Impact Studies and Publications

Beekeeping has the power to change lives. 

We asked the Rwenzori Rural Talent group in Uganda what impact they hope for: 

  • Increased household income
  • bees shall become our great friends
  • our children studying in good schools
  • building good houses
  • having good health  
  • changing the world to a better place

Laikipia County is a ‘hardship area’ of Kenya, where around 49% of people live in poverty. The Bees Abroad project, entitled ‘The Bee Products Enterprise Development Project’ involves over one thousand beekeepers who have either been trained or have increased their skills.

The Bees Abroad project, entitled ‘The Bee Products Enterprise Development Project’ involves over one thousand beekeepers who have either been trained or have increased their skills.

Bees Abroad shares its skills by:

  • training women and men how to look after bees, how to extract high-quality honey, and make other hive products
  •  teaching marketing and selling skills to make products for profit
  • advising on how to improve the quality and quantity of the crop yields through improved pollination by the bees

The project ensures that women and men take an equal share in the activities and profits from the project. Special care was taken to include very vulnerable households.

We engage with project participants to set their own measurement of success and work together to measure impact over the life-time of the project. We presented a paper at Apimondia, the bi-annual international beekeeping conference, held in Montreal, Canada where we described a study which was designed to test an approach to establishing participant-led outcomes for beekeeping projects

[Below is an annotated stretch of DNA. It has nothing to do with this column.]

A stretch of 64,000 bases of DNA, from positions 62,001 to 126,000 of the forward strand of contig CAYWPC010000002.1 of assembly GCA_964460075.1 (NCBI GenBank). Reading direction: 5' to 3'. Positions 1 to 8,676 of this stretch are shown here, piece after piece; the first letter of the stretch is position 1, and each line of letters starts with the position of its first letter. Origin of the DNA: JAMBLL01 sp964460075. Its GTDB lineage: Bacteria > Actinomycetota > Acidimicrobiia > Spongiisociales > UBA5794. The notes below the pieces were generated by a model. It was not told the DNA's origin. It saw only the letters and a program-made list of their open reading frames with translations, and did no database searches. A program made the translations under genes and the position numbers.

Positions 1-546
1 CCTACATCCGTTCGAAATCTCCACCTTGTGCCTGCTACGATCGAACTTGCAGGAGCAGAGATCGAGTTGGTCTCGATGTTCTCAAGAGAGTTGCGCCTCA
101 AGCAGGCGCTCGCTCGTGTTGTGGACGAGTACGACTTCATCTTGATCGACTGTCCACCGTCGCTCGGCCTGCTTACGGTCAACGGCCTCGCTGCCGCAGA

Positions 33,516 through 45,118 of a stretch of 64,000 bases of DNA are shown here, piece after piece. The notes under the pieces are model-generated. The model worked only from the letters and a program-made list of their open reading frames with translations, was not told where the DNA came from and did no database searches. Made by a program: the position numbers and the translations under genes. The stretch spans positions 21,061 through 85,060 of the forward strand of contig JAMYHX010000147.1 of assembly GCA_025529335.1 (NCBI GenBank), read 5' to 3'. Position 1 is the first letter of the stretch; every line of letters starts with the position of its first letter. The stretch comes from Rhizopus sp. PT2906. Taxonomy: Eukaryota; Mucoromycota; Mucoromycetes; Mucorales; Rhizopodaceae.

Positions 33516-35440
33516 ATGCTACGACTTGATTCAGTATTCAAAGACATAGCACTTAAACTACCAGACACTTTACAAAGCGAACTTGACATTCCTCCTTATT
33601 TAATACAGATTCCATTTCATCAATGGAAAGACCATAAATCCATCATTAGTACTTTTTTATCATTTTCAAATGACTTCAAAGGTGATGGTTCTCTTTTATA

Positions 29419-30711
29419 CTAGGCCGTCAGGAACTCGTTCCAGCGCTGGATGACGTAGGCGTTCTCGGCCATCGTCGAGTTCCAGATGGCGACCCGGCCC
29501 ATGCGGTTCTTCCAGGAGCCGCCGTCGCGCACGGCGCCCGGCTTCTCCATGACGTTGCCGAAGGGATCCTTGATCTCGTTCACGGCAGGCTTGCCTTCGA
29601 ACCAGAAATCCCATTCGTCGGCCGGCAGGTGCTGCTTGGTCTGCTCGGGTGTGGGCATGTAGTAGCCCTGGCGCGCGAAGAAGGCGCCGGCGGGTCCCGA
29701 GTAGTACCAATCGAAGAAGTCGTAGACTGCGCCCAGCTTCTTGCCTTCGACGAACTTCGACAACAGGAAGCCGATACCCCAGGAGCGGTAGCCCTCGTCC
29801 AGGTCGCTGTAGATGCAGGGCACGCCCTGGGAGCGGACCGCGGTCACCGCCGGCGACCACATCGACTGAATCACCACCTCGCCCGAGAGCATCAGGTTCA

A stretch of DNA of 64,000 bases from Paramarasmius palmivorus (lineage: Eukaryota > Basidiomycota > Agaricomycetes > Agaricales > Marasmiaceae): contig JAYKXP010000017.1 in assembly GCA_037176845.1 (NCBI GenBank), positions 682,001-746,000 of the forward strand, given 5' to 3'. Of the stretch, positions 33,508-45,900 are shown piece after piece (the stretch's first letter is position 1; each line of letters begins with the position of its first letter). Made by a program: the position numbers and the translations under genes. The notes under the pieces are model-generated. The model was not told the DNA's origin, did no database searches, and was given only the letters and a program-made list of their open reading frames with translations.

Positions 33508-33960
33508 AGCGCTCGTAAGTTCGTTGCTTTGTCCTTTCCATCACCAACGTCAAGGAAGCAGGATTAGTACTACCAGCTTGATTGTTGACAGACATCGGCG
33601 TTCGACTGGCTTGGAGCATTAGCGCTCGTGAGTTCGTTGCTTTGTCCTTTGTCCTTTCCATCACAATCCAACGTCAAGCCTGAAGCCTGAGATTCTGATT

In 2010, Bees Abroad was approached by the Chief of Ote Village – a remote and inaccessible village in Akwaya, in the rainforest area of South West Cameroon. His vision was to find ways for the local communities to diversify their incomes and improve their well-being; particularly to help the children to get more food.

The area is very deprived, mortality is high, and malnutrition among the village children is rife.

The area is home to many young mothers who are desperately disadvantaged. Girls can be married by 11 years; women are pregnant for most of their childbearing years. Upon marriage, girls join their husband’s village and family. If their husband dies or takes a second wife, they are often banished, disinherited, landless and homeless.

Honey bees are excellent generalist pollinators. Their presence increases crop yields of rural subsistence farmers which can have a greater impact than income from the sale of honey.